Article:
Employers need to contribute 8.55% of total taxable payroll up to a monthly ceiling of 3,269 euros for employee pensions, and an additional 1.9% of gross payroll for pension insurance without monthly ceiling. Employees need to pay 6.90% of wages toward pension fund with a monthly ceiling of 3,269 euros.

Supplementary Pension Plans
It is common for employers and employees to contribute to supplementary pension plans. Employers’ contribution toward supplementary pension plans of executives and non-executives are not liable to income or social security taxation.

Occupational Insurance
Benefits on account of accidents at work or occupational diseases are the responsibility of local Health Insurance Fund. Any instance of accident at work, needs to be reported to the employer within 24 hours. In turn, the employer will notify the Health Insurance Fund within 48 hours. The injured worker is entitled to full wage for the day of the accident, which is borne by the employer. Subsequently, the worker gets a daily allowance by the Health Insurance Fund.

Unemployment Insurance
Payment of unemployment benefits is subject to certain conditions. The amount and duration of benefit payments are based on the period and total amount of contributions. Employers contribute 4% of covered payroll wages toward unemployment insurance as well as an additional 0.2% of covered payroll to finance a salary guarantee. Employers also need to pay an additional contribution based on an employee's total age and the total number of employees. Employees contribute 2.4% of wages to unemployment insurance fund, where the monthly ceiling for each is 13,076 euros.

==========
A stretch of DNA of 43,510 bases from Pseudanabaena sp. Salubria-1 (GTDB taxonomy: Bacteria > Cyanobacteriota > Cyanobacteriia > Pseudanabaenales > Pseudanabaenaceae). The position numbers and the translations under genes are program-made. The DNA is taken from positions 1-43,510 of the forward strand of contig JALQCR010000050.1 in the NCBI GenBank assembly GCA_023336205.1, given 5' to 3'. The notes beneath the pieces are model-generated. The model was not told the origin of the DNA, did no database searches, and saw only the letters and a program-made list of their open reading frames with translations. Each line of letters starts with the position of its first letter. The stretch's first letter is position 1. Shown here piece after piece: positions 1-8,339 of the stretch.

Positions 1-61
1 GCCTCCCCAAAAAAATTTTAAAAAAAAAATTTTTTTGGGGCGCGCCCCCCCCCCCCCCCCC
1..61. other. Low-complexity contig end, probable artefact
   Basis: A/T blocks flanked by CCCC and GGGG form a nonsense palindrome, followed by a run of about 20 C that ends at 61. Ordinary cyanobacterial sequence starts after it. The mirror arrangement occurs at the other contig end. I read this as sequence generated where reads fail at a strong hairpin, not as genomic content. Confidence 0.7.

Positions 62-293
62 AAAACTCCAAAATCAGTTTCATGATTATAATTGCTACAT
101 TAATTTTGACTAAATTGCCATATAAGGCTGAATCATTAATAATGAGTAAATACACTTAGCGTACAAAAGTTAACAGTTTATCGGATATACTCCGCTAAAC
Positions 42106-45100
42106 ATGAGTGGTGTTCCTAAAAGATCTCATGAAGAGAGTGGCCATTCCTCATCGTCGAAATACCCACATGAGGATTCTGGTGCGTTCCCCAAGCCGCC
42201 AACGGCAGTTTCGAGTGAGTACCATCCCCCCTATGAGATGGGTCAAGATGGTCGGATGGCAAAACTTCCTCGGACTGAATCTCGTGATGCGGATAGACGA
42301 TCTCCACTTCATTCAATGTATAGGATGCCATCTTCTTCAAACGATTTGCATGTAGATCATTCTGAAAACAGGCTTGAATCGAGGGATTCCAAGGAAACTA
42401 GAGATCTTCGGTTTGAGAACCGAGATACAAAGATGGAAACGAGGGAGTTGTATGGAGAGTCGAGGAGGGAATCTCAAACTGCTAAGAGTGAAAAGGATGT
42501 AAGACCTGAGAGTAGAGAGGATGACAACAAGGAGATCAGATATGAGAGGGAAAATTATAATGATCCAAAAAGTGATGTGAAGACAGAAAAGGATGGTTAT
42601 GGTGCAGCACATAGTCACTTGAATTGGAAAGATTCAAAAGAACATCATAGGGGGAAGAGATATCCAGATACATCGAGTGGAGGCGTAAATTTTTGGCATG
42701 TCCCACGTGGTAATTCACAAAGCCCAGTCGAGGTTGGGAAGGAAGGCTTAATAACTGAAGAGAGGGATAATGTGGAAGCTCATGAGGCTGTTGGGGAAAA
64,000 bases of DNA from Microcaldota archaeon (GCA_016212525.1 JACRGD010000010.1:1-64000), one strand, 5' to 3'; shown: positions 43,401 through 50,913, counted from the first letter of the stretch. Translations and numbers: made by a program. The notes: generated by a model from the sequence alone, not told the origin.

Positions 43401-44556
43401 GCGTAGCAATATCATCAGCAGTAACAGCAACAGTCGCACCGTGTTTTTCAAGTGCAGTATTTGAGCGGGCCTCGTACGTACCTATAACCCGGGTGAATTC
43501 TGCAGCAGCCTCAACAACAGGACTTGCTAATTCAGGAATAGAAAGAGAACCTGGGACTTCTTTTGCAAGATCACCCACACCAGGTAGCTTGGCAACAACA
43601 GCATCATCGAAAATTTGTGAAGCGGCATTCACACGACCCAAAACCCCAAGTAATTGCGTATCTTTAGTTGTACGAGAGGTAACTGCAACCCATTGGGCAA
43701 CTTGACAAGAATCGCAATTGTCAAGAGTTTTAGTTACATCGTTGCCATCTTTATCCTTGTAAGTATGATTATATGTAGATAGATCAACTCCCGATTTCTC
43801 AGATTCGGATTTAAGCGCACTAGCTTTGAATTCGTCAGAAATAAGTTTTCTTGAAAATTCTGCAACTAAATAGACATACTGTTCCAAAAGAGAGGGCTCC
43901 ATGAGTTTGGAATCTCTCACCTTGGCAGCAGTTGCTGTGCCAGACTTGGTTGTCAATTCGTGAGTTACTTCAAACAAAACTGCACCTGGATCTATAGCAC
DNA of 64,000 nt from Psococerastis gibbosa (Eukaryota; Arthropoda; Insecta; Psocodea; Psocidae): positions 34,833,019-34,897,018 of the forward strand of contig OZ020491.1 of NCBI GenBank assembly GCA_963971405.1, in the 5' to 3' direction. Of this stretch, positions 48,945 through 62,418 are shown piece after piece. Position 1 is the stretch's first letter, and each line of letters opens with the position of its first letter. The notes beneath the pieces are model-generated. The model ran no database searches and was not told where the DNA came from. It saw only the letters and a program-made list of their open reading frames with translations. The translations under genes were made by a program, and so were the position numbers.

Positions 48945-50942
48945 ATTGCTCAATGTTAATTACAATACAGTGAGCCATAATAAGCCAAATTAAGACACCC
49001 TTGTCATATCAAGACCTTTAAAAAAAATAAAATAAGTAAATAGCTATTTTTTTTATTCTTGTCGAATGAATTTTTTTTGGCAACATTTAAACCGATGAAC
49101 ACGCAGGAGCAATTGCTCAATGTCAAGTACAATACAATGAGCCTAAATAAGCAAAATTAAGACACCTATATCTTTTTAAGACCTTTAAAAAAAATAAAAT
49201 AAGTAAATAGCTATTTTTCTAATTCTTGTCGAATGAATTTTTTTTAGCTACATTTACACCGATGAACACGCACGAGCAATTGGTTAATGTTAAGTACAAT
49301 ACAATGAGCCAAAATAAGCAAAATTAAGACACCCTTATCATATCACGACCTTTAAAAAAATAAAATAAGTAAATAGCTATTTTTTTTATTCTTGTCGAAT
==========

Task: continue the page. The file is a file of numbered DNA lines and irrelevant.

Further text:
Health Insurance
Employers contribute 13.19% of total payroll wages for sickness, invalidity, maternity, solidarity, and death insurance. This includes the “contribution solidarity autonomy” (CSA) of 0.3% on all earnings of an employee.

Work Injury Insurance
Employers need to make contributions on the basis of the total assessed cost of employee insurance, which is based on the evaluated degree of risk. There is no employee contribution required for this fund.

Family Allowances
The French government grants a monthly family allowance to families with a minimum of 2 children. Employees do not make contribution to this fund. Employers need to finance this payment by levying a 5.25% tax on total payroll wages.

Autonomy Solidarity Contribution